Saturday, August 13, 2016

This week in birds - #219

A roundup of the week's news of birds and the environment:

Black Skimmer in flight over Galveston Bay.

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Did you hear about the 400-year-old shark? A new method of determining age in vertebrate animals has allowed scientists to determine that a female Greenland shark has reached that great age. Grey, plump and growing to lengths of around five meters, the Greenland shark is one of the world’s largest carnivores. With a reported growth rate of less than one centimeter a year, they were already thought to be long-lived creatures, but just how long-lived was something of a mystery until now.

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Another ancient species, now critically endangered, is facing yet another challenge. California Condors that feed on the dead carcasses of Pacific sea mammals may become poisoned by the mercury and other contaminants that have accumulated in the bodies of those mammals. Those contaminants can make it difficult if not impossible for the condors to reproduce. For a species whose reproduction is already a dicey thing, it's one more hurdle that they just don't need. 

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According to a study led by University of California, Irvine ecologists, the once-flourishing wild blue mussels that live along the Gulf of Maine coastline have virtually disappearedThat coastline, historically home to one of the richest shellfish populations in the U.S., is undergoing a dramatic change, and scientists are attempting to discover how this affects the shellfish populations and why it seems to have particularly devastated the mussels.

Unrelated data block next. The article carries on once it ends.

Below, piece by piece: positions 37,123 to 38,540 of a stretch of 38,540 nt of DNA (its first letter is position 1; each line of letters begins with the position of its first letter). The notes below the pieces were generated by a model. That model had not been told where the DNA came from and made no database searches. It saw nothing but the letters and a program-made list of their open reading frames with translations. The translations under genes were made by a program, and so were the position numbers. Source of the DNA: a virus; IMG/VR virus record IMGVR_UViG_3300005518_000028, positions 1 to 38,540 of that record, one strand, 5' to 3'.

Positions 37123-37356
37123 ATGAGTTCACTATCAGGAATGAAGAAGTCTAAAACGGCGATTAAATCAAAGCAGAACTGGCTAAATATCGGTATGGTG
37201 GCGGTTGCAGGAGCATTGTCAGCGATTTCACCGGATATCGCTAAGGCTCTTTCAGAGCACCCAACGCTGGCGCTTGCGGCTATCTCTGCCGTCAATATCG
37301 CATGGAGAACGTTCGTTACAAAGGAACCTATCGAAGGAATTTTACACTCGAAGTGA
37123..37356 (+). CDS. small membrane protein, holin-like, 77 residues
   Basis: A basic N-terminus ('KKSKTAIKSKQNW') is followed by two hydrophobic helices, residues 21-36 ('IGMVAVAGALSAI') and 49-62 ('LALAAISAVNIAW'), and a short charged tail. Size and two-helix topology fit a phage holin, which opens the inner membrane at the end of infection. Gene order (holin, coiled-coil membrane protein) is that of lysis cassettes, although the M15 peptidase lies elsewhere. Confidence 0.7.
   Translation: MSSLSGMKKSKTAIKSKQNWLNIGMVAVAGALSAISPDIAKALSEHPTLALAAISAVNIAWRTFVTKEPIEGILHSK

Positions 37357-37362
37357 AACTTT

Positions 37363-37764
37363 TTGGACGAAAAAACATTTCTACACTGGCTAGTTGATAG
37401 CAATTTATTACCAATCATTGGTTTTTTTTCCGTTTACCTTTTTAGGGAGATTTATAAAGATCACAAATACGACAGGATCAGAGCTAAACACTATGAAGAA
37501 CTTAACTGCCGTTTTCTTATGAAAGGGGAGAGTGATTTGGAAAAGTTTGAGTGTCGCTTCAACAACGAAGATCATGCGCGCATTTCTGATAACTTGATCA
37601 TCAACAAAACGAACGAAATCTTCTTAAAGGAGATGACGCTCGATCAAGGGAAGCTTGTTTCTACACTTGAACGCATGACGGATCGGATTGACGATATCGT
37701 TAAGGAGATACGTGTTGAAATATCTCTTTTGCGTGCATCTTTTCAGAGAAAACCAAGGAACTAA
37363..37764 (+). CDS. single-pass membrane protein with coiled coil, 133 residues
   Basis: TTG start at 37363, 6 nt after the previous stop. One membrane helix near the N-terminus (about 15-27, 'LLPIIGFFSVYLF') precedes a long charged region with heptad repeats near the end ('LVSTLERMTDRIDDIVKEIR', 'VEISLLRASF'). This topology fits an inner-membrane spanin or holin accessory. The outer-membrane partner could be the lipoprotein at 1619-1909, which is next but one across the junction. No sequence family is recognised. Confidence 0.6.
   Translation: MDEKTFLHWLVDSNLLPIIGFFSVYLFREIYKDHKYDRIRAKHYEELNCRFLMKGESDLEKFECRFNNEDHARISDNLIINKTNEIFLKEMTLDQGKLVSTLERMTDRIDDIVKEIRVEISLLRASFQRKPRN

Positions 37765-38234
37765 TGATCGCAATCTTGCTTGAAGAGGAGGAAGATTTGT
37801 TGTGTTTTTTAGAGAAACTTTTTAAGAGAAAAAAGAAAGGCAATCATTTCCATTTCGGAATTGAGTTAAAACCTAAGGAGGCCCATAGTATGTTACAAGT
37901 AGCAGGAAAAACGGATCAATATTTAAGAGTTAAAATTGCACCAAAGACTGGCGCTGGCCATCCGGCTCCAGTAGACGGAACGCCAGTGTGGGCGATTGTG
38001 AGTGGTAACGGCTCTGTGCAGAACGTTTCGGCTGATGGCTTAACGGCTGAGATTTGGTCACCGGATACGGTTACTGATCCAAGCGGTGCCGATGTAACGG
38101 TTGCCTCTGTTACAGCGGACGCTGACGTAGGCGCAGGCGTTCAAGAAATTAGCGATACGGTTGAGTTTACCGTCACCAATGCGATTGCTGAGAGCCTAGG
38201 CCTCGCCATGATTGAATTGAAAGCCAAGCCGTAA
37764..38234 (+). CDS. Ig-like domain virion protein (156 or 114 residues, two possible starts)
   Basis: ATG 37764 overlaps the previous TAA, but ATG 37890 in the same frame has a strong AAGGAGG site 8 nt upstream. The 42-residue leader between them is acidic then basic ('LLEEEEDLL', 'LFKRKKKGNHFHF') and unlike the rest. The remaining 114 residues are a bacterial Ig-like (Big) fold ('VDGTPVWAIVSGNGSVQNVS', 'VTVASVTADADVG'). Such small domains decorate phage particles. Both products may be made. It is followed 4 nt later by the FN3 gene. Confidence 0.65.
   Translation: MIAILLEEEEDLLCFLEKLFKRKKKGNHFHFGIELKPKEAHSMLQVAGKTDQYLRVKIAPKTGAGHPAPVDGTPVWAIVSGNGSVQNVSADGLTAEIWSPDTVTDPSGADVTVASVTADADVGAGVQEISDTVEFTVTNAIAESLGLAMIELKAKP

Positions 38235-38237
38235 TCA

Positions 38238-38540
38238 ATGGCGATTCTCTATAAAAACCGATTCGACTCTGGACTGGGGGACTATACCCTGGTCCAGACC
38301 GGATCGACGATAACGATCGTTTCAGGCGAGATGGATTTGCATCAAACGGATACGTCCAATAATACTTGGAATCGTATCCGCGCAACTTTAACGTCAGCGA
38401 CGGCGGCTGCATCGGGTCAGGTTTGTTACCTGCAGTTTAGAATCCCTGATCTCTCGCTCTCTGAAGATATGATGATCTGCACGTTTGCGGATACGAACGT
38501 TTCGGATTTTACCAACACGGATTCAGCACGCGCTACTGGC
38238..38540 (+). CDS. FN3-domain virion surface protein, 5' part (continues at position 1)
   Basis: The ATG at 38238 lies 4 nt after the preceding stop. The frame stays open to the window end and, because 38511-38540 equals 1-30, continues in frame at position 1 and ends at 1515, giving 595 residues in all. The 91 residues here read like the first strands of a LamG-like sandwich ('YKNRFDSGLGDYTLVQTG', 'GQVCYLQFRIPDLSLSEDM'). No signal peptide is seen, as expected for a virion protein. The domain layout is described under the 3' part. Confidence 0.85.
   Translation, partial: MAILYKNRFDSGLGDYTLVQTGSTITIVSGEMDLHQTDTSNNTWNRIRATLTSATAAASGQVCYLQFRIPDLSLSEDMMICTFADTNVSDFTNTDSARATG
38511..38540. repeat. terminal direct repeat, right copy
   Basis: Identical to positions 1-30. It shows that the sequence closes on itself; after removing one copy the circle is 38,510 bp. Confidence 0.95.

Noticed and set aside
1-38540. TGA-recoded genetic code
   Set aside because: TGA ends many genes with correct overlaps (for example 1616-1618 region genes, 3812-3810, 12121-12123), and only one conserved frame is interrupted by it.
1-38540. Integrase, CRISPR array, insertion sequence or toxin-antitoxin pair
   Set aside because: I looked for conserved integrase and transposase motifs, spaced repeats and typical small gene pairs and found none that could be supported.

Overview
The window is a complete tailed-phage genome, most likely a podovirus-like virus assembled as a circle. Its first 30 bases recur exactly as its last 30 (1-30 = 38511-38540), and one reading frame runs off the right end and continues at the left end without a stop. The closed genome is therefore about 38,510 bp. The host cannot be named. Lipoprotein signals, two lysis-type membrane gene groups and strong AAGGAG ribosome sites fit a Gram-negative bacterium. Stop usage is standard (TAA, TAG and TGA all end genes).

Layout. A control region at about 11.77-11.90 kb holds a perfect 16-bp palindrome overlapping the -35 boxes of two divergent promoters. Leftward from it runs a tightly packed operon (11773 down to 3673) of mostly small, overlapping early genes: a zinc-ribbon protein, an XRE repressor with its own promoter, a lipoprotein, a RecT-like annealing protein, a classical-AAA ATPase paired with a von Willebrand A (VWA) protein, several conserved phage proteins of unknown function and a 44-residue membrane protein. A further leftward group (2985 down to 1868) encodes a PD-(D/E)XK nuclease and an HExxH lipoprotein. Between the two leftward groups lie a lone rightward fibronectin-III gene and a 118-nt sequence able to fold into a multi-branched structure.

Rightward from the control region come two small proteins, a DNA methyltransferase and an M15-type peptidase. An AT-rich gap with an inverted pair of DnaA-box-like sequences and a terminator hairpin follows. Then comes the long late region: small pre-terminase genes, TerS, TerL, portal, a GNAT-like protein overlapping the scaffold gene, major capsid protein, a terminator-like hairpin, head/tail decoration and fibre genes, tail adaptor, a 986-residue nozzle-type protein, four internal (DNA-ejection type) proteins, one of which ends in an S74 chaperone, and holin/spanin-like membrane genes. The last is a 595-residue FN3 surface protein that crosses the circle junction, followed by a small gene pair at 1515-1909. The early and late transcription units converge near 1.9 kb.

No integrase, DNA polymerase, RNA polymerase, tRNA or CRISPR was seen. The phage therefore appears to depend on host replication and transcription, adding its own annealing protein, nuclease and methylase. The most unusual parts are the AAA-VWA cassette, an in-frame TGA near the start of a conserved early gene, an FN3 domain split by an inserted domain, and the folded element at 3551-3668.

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One of the dirty little secrets of birding is that it is mostly an avocation of white people - at least in this country. For whatever reason, people of color have not taken to it with the same enthusiasm. Now ecology professor Drew Lanham, who is himself a birder who happens to be black, has drawn up "9 Rules for the Black Bird Watcher." It is accompanied by a satirical video which has now gone viral.


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In the long term, global climate change is a severe challenge for the planet's biodiversity, but, in the short term, the ravages of guns (overhunting), nets (overfishing), and bulldozers (development and habitat destruction) are the primary drivers of species loss.

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Coyotes have a bad, mostly undeserved, reputation which has led to much senseless killing. They are actually an important part of a thriving, healthy ecosystem. 

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Recent research shows that the ice age corridor between Siberia and Alaska would have been too inhospitable a route for the migration of humans, contradicting longstanding theory. This means that the very first pre-Columbian settlement of America, perhaps by people known to archaeologists as the Clovis culture, must have been either by sea, or by hugging the Pacific shoreline, long before the ice sheets retreated and the ocean closed in to flood the Bering Strait and separate the Old World from the New. This research also pushes the arrival of humans in the New World back to about 16,000 years ago, not the 12,000 - 13,000 previously believed.